Expanding the diplomatic toolkit: the further evolution of science diplomacy

Published on
Monday 20 May 2019
College & Community

Science as a tool for diplomacy has been used for several decades and by many countries in the world. But science diplomacy has become much more than international science collaboration: it is primarily the intentional application of science (both natural and social) of scientific expertise in furtherance of diplomatic objectives. 

"Diplomacy is no longer the preserve of diplomats," Sir Tim said. "Nowhere is this truer than in the diplomacy of science, where the need for scientific literacy and training is so important. So who do governments turn to for advice on science in foreign policy? Over ten years ago in New Zealand, Professor Peter Gluckman began to address those issues, as the first Chief Scientific Adviser to the Prime Minister; since then he has seen this field expand exponentially, in areas like climate change, disease response, and disaster response. Hear him talk first-hand about what it has been like educating governments and building a community of foreign policy science specialists," Sir Tim says about the event.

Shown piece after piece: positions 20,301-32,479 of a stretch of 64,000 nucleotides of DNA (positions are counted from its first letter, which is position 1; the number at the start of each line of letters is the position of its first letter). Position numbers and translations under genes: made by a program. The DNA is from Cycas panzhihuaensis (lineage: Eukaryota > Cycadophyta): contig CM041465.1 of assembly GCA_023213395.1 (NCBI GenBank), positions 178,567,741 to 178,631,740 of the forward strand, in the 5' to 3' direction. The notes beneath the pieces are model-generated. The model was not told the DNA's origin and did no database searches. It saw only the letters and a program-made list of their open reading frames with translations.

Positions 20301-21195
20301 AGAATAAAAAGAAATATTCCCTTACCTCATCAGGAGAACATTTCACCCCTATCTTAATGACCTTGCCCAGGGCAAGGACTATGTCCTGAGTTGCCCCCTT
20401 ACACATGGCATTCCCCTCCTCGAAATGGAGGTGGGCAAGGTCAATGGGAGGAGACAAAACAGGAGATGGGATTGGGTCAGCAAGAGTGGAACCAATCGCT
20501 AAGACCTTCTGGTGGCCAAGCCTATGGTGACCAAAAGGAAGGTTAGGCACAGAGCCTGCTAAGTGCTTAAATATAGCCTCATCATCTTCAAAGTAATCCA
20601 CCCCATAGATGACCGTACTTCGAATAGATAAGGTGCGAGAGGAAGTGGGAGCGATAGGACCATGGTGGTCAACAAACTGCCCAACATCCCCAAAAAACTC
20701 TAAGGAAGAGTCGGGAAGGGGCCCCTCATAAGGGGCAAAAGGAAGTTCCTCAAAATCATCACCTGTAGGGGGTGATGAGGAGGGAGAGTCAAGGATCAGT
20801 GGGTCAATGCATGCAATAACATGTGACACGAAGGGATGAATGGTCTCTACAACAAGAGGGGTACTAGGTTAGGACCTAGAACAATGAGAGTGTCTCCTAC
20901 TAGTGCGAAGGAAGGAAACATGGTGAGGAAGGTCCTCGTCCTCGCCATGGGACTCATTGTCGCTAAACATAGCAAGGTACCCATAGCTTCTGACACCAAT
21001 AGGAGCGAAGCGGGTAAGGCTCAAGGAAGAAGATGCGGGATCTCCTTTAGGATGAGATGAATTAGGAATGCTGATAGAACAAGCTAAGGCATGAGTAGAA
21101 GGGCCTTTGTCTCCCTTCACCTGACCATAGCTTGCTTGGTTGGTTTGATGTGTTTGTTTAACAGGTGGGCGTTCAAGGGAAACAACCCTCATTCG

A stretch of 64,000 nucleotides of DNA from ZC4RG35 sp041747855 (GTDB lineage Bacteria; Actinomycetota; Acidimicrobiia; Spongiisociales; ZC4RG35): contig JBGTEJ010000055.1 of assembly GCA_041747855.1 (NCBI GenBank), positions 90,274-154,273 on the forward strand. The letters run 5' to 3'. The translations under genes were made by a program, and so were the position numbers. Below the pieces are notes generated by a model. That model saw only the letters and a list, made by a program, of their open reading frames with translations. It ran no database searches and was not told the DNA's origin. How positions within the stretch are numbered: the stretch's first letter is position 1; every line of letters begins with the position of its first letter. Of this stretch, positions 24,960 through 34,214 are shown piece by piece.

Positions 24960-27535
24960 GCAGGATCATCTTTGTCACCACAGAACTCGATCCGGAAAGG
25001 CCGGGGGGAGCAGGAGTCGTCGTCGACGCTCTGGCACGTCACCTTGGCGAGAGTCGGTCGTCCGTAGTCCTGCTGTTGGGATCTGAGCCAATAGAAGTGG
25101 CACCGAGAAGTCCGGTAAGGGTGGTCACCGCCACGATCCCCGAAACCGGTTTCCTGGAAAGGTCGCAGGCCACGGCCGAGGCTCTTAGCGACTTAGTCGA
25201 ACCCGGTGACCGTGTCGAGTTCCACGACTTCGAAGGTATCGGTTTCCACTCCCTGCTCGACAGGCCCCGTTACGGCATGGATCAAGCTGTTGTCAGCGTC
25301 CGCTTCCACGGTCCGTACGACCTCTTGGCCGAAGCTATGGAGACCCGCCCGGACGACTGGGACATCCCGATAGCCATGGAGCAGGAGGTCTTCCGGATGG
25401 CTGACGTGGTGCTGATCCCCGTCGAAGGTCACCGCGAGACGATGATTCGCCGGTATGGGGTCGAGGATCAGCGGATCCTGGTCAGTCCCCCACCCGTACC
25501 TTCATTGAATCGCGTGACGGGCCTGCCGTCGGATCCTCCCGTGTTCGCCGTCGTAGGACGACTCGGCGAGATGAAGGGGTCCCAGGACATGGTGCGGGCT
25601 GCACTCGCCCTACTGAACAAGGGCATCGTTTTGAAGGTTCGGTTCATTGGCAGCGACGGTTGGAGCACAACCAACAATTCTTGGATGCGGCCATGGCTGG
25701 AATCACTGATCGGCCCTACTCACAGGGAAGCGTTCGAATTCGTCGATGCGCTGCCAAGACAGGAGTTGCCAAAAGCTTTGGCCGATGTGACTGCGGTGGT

Sir Peter is a New Zealand scientist. He served the New Zealand Prime Minister from 2009 to 2018. During this time, Gluckman has made national and international contributions to science advice, science policy and science diplomacy. He is a founding member and current Chair of the International Network for Government Science Advice and is President-elect of the International Science Council. 

Wolfson Lecture Series: Diplomacy for the 21st Century: Expanding the diplomatic toolkit: the further evolution of science diplomacy
Date: 23 May 2019, 18:15 - 19:15
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